About 8,000 feet above sea level, in the Rocky Mountains, blessed by Buddhist monks, in a special little valley that I call my happy place, Aspen, Colorado, is a new sight to behold. An art museum that is as much about the building site as it is about the art. The Pritzker prize winning architect Shigeru Ban was a gutsy choice to design this small museum that has deep pockets, a philanthropic cadre of world class art connoisseurs and assorted interested parties with strong views; all the while still keeping a sense of the small town feel, because he is known mostly as an architect of temporary disaster relief shelters.
The building is described as "ugly-beautiful." A boutique museum with no permanent collection, keeps it "light on its feet" with the ability to reinvent itself anew. It is a three story glass cube encased in recyclable treated paper lattice, that when entered is supposed to mimic the experience of skiing.
You go up to the top of a stairs (mountain), enjoy the view ~
|(to the left is the outer staircase, to the right the inner staircase)|
The grand staircase is divided into 2 parallel parts, one on the outside, one on the inside. This in- between space is called "engawa"in Japanese. The ability to see those going in the opposite direction or almost anywhere within the walls of the museum creates an active and alive environment.
The ski slope view is charming and a highlight of the restaurant and roof garden.
Then you go down the stairs (mountain) ~ You did get a sense of expansiveness; much more so being on the inside looking out as opposed to being on the outside looking in.
The Tom Freidman's "Green Rock" hanging above the reception desk reminds us that what hangs over our heads can be ignored or consume us. I will have to remember this visual for my life coaching practice!
When I visited, the street floor gallery featured Mexican artist, Gabriel Kuri. His works examine the banality of everyday items taken for granted, then discarded. The residue of daily life, elevated in size and proportion, the things we take for granted asking, "What is our role in everyday consumption and waste?"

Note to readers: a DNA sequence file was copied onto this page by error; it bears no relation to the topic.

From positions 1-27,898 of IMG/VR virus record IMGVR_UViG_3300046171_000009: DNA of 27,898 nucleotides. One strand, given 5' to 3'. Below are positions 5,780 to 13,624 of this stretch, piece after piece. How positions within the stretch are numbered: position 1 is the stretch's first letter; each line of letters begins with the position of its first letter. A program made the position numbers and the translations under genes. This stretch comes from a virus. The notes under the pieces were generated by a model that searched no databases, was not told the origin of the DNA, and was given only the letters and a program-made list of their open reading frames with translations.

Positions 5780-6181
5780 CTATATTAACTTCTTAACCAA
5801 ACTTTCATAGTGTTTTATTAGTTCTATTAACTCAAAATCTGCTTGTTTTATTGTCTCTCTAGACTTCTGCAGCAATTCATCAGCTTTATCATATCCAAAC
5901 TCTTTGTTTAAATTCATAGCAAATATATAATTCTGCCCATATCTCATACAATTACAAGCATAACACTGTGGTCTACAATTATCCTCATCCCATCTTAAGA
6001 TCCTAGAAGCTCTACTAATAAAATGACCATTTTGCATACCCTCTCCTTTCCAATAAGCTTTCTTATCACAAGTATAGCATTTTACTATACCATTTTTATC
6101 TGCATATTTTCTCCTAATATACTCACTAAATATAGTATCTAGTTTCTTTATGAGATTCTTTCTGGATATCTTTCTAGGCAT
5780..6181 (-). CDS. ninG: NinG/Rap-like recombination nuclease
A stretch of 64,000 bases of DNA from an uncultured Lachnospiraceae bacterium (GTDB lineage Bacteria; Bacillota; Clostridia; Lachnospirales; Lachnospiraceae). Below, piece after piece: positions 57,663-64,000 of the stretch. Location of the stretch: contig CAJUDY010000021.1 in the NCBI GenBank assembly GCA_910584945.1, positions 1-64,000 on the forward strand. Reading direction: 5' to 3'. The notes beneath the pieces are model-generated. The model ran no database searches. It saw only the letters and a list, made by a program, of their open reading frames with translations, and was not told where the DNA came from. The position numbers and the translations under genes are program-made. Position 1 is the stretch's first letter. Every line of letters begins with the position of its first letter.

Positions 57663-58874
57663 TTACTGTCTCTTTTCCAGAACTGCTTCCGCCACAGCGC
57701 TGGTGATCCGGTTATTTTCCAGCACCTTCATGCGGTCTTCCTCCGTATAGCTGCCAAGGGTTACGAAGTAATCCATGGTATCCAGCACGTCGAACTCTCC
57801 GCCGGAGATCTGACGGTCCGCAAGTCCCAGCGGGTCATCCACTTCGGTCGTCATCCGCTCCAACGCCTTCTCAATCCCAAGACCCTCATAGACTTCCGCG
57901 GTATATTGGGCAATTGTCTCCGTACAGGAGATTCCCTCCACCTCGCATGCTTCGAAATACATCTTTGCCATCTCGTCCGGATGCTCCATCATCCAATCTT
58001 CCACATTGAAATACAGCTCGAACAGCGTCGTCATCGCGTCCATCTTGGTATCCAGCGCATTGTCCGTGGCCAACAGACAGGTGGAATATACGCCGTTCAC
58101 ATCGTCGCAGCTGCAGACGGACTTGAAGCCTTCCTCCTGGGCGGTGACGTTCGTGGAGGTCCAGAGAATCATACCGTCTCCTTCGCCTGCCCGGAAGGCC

Among other things, Mr Kuri's receipts; some tapestry, some sculpture, as well as collages and photography make his installation compelling
My friend told me that teenagers in town (after one too many) take to climbing the trellis or outdoor cage as some call it. A big no no that comes with a hefty fine! So funny ~ there are pictures of people attempting the climb and bets are taken on how high one can reach before getting caught.
It's a far cry from what the original art museum looked like! Originally a hydro-electrical plant, just out of the main part of town, that had a grassroots approach. Many say this environment is more in keeping with the character of the town; on land that allows for sculpture and outdoor events.
I understand both points of view: the need to modernize and bring forward thinking international artists to this small upscale town, and a cultured, philanthropic crowd but personally, the placement of the museum and the look in relation to what is around it feel awkward, forced. I think if it was a little further away on land that enhances it, it would set a better tone. It lacks the charm of the setting of the old location down a wandering path by a stream. To me, that's the Aspen of old, the Aspen I love, and the Aspen I miss, because over the many years I have been coming here the quaint mom and pop stores are being replaced by the likes of top designer outposts from Madison Ave. I guess you can't stop change, or progress, or greed.
Sometimes starchitecture is not better architecture, or keep it in context. What do you think?
* ph:Shigeru Ban